Volume 130, Issue 5 p. 586-592
Article

Intraparotid Facial Nerve Schwannoma: Diagnosis and Management

Robert J. Caughey BS

Robert J. Caughey BS

Department of Otolaryngology-Head and Neck Surgery, Shadyside Hospital Facial Paralysis Center, Pittsburgh, Pennsylvania

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Mark May MD

Mark May MD

Department of Otolaryngology-Head and Neck Surgery, Shadyside Hospital Facial Paralysis Center, Pittsburgh, Pennsylvania

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Barry M. Schaitkin MD

Corresponding Author

Barry M. Schaitkin MD

Department of Otolaryngology-Head and Neck Surgery, Shadyside Hospital Facial Paralysis Center, Pittsburgh, Pennsylvania

Reprint requests: Barry M. Schaitkin, MD, University of Pittsburgh Medical Center-Shadyside Hospital, 5200 Centre Ave, Suite 211, Pittsburgh, PA 15232; e-mail, [email protected].Search for more papers by this author
First published: 17 May 2016
Citations: 2

Presented at the Ninth International Facial Nerve Symposium, August 1, 2001, San Francisco, CA.

Abstract

OBJECTIVE

Facial nerve schwannomas are rare neoplasms that present a challenge in diagnosis and management. We sought to gain insight into the clinical presentation and its implications in management.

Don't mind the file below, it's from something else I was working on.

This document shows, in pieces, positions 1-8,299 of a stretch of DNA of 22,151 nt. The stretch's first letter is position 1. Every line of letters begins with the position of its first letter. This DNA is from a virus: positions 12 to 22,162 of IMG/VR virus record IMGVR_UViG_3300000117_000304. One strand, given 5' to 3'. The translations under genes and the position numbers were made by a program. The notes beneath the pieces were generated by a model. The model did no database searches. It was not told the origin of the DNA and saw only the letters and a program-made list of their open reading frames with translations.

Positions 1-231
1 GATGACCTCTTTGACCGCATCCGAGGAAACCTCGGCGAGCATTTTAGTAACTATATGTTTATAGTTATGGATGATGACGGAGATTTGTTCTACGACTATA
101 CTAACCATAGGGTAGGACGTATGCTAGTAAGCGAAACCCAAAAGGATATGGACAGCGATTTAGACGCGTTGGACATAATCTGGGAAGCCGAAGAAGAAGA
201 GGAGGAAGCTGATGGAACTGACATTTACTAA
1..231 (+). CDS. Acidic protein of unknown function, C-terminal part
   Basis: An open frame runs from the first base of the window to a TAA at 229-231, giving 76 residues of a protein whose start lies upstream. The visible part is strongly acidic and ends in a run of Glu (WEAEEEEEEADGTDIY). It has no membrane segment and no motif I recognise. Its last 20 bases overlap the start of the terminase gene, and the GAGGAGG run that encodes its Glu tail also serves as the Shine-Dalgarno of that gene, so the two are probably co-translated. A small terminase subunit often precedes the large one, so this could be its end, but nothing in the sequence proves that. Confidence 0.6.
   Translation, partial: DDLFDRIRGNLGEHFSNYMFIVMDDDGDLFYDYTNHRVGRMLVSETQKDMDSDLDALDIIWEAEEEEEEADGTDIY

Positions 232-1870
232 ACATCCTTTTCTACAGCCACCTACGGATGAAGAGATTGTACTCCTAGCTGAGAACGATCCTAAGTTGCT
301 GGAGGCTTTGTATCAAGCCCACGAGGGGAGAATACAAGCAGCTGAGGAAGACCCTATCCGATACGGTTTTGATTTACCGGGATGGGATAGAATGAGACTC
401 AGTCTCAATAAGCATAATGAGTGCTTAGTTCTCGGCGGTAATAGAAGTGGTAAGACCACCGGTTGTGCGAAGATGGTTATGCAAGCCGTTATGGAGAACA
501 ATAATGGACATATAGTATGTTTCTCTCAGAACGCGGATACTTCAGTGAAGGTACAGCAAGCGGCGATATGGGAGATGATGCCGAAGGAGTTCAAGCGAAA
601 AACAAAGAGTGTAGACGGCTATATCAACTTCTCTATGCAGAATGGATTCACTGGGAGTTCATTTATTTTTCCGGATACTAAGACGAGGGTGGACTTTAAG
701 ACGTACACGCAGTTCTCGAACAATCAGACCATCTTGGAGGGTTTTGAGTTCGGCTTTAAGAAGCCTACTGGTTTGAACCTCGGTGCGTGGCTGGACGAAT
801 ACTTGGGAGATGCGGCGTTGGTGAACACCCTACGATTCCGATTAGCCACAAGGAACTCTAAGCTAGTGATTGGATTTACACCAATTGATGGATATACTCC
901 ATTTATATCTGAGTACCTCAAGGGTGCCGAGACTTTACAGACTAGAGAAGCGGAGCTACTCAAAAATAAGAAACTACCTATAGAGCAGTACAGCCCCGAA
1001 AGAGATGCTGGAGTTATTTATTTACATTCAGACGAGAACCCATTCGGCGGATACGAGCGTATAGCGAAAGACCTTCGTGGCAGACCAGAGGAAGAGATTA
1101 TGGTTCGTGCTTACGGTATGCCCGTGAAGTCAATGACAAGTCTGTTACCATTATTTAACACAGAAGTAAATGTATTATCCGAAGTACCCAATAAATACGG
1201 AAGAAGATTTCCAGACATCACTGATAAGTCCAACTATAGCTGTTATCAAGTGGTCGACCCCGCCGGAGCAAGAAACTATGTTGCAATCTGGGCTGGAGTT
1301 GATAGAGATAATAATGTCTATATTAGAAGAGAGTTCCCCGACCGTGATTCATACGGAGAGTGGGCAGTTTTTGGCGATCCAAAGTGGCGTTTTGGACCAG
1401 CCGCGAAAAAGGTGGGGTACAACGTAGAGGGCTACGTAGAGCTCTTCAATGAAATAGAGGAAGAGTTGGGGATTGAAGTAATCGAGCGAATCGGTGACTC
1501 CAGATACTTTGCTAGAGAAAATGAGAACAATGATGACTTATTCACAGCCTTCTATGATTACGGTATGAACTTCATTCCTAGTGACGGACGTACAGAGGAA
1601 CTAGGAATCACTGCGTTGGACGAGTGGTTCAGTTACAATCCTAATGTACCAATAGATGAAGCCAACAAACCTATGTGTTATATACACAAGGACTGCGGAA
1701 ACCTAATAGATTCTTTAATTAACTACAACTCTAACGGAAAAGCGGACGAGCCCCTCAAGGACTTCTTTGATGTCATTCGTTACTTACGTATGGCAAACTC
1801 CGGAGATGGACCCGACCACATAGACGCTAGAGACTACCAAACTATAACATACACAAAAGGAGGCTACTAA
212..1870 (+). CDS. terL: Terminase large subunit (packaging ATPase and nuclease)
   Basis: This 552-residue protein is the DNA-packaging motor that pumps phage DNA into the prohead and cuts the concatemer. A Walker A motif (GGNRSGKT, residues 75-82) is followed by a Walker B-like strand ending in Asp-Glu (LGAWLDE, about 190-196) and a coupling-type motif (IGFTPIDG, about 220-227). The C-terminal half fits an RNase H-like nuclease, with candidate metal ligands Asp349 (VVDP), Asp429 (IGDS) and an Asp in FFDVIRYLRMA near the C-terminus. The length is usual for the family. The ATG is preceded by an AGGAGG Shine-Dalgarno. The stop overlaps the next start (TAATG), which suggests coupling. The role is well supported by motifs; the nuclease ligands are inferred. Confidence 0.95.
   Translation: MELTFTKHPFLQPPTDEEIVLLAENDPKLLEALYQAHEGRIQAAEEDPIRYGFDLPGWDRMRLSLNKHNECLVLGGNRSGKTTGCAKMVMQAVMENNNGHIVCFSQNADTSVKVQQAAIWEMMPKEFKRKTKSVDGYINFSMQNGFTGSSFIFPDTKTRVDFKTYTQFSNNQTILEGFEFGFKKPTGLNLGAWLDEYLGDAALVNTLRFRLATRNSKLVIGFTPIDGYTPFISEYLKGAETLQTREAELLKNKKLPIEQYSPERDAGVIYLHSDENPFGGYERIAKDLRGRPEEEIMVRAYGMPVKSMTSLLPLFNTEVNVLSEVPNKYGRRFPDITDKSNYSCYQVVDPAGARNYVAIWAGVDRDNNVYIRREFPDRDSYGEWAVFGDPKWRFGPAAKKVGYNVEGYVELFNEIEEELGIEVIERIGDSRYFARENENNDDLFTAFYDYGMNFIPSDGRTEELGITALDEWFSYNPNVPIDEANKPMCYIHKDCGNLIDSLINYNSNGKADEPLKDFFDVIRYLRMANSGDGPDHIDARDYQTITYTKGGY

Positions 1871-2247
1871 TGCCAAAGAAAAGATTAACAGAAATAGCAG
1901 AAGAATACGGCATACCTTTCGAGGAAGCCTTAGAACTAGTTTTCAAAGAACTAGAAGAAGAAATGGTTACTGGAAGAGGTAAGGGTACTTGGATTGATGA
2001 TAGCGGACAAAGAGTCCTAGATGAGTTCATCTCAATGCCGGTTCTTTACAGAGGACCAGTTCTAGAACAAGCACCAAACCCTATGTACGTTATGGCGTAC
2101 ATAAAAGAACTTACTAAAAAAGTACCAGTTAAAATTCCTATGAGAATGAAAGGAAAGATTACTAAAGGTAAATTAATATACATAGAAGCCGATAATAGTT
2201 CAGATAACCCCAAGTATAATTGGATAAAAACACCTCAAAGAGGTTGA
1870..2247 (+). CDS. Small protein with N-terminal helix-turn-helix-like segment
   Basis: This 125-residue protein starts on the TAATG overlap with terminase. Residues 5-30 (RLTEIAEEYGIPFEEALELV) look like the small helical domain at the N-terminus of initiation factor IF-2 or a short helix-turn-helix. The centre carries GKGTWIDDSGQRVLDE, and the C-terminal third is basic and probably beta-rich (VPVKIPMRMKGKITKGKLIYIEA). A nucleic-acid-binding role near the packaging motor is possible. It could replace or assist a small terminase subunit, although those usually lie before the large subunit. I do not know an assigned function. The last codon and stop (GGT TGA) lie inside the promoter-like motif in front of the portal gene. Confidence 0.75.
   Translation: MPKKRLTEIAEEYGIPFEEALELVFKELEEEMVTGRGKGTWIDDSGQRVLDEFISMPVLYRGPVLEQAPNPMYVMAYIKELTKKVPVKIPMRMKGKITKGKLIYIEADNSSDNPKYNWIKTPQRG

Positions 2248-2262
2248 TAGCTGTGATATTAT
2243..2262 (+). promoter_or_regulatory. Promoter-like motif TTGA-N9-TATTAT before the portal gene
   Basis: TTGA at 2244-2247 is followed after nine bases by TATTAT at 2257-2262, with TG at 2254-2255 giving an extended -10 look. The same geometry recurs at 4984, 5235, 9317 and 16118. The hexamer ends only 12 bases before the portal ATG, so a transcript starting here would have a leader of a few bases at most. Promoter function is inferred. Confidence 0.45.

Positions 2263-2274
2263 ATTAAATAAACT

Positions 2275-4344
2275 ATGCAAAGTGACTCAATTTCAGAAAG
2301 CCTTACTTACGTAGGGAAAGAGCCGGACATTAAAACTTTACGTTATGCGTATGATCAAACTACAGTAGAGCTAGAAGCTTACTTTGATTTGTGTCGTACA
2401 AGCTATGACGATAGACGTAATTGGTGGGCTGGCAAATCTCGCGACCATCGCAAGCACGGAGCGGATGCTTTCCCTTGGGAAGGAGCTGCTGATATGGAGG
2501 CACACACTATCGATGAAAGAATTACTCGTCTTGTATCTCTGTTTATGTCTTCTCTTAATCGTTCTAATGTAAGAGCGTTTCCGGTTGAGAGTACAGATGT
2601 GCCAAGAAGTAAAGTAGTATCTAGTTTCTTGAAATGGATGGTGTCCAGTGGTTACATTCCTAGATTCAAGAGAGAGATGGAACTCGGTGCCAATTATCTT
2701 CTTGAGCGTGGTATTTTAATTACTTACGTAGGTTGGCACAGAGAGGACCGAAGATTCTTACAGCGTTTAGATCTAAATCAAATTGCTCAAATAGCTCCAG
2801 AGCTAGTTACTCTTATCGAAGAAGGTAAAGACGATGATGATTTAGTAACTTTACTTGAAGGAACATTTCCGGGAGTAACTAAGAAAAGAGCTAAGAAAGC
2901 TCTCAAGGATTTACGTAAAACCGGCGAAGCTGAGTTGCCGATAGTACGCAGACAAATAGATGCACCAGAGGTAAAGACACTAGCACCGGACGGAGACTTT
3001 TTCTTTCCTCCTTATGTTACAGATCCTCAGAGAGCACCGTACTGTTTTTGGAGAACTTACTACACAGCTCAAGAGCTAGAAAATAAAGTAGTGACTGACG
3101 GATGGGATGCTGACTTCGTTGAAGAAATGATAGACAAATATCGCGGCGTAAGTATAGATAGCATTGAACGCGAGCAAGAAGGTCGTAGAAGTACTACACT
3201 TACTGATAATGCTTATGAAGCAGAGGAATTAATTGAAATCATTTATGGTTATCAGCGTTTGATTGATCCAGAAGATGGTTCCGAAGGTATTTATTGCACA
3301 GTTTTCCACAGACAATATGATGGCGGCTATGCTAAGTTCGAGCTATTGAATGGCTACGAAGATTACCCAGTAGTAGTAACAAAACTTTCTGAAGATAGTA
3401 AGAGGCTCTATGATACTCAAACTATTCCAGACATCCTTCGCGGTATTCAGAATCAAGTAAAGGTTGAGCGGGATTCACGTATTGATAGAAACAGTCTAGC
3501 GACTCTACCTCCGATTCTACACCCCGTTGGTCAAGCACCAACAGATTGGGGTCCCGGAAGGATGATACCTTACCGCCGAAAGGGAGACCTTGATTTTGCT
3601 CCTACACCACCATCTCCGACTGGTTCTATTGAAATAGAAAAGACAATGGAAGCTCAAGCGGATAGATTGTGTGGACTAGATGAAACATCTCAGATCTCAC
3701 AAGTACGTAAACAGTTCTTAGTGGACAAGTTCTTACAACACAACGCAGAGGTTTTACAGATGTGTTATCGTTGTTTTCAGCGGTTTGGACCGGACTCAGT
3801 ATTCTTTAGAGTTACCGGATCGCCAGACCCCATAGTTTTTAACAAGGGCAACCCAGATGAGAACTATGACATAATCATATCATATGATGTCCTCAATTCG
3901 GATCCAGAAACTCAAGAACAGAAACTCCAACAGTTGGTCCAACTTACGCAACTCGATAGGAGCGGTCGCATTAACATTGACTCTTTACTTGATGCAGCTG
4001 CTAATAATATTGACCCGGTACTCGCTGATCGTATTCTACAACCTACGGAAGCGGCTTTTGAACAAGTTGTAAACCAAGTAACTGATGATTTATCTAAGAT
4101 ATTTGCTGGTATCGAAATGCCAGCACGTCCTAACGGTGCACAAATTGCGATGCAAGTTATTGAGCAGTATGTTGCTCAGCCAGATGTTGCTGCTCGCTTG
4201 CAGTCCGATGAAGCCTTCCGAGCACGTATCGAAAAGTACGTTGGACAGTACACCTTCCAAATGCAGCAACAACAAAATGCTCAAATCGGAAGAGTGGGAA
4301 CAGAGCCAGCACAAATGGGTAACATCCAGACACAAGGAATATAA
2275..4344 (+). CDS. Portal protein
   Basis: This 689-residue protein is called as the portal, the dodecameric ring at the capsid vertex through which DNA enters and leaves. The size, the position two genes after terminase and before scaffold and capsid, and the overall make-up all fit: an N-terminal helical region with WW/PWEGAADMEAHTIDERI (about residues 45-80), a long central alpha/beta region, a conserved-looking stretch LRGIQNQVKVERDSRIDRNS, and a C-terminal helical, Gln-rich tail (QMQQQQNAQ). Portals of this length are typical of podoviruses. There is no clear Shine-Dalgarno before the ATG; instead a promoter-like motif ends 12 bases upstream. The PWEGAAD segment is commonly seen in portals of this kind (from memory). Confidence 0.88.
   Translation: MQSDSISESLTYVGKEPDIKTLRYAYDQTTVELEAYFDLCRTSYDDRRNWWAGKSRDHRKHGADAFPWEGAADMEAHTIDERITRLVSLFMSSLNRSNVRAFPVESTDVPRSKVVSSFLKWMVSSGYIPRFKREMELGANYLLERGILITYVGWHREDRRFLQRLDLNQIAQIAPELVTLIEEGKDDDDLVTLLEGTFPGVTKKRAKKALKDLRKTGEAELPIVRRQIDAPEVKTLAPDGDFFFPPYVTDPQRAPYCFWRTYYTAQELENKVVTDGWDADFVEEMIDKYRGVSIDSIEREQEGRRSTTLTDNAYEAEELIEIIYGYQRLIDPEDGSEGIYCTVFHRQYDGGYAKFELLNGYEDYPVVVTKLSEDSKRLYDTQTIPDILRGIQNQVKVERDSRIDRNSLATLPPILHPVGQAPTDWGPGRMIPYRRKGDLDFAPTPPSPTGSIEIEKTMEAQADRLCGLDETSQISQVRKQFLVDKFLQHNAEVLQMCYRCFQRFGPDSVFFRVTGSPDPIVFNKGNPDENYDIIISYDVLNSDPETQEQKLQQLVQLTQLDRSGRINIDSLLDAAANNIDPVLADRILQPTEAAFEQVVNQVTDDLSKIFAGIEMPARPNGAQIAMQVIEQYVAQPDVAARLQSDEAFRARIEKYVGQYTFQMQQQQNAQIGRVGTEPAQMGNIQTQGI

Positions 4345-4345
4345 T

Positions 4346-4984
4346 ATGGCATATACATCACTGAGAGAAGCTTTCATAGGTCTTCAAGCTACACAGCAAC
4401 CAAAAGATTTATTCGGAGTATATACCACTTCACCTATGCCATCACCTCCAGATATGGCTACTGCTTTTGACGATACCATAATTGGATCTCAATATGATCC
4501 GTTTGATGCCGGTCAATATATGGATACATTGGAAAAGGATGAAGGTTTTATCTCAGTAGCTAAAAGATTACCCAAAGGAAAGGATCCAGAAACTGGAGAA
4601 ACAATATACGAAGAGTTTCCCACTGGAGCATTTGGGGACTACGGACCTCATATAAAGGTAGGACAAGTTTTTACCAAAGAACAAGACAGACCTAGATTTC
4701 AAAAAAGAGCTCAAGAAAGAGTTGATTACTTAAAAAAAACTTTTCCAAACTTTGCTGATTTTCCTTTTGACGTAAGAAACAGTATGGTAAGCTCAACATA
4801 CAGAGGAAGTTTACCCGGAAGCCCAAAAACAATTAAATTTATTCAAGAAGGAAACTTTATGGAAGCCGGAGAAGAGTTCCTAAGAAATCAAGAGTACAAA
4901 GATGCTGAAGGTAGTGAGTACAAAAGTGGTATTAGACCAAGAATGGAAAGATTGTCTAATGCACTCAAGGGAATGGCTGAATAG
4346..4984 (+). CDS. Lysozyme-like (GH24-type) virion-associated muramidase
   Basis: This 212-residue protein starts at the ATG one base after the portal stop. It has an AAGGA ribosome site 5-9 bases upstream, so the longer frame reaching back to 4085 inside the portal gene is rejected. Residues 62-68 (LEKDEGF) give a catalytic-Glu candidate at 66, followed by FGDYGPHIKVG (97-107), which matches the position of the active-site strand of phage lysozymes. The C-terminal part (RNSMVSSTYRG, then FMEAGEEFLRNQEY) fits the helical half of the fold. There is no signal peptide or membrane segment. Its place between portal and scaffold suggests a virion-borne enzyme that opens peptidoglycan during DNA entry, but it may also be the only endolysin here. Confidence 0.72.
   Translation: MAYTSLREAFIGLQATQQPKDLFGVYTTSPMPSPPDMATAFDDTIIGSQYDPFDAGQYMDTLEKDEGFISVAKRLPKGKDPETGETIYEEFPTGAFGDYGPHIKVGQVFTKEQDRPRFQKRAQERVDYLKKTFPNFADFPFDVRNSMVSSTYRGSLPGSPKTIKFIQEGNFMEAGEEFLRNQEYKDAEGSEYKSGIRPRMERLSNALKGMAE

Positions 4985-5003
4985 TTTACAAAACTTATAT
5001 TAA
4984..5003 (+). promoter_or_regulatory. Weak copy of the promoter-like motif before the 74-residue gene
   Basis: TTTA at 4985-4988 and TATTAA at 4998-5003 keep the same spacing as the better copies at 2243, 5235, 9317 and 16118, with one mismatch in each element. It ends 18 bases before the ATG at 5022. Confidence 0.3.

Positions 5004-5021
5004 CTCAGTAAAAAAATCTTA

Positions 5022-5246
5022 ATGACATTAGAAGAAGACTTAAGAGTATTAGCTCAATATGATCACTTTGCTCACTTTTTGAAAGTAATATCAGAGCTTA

STUDY DESIGN AND SETTING

A group of patients diagnosed with schwannoma was reviewed, with focus on tumor arising in the intraparotid region of the facial nerve. The patient population consisted of 3722 patients evaluated retrospectively over 38 years at the Shadyside Facial Paralysis Center, a tertiary referral center. From this population, 29 patients (18 women and 11 men) with the diagnosis of schwannoma were selected for review.

RESULTS

Twenty-nine patients had facial nerve schwannoma. The average age at diagnosis was 44 years (range, 7 to 78 years). Eight patients had intraparotid involvement, with 5 having a palpable mass in the parotid. The duration of symptoms averaged 8.4 years overall, with intraparotid involvement averaging 10.9 years. The 8 intraparotid schwannomas had a mean House-Brackmann grade of 1.5/6 at initial presentation. Postoperative facial nerve function was only 4.4/6 for resected intraparotid schwannomas.

CONCLUSIONS

Intraparotid facial nerve schwannomas are slow growing tumors, which are usually asymptomatic but can be painful. Schwannoma should be suspected if the facial nerve cannot be found intraoperatively or if the tumor is intimately associated with the facial nerve. In cases where schwannoma is suspected, biopsy is recommended, while complete resection is postponed to obtain imaging studies to evaluate the extent of disease and to discuss possible outcomes with the patient.

SIGNIFICANCE

This article provides guidance for the appropriate management of intraparotid facial nerve schwannoma.